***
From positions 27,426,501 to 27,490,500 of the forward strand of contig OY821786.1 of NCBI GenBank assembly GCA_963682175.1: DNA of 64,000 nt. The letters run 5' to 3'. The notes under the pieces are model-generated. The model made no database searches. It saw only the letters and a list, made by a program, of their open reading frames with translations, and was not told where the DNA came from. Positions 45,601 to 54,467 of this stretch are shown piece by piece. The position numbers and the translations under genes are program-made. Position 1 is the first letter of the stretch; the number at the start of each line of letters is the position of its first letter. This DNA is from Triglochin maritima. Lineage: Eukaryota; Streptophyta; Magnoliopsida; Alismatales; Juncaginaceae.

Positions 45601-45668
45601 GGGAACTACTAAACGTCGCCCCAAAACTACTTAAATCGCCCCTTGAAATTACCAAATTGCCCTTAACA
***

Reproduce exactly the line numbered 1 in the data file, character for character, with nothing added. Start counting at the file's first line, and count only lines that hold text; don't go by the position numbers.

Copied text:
From positions 27,426,501 to 27,490,500 of the forward strand of contig OY821786.1 of NCBI GenBank assembly GCA_963682175.1: DNA of 64,000 nt. The letters run 5' to 3'. The notes under the pieces are model-generated. The model made no database searches. It saw only the letters and a list, made by a program, of their open reading frames with translations, and was not told where the DNA came from. Positions 45,601 to 54,467 of this stretch are shown piece by piece. The position numbers and the translations under genes are program-made. Position 1 is the first letter of the stretch; the number at the start of each line of letters is the position of its first letter. This DNA is from Triglochin maritima. Lineage: Eukaryota; Streptophyta; Magnoliopsida; Alismatales; Juncaginaceae.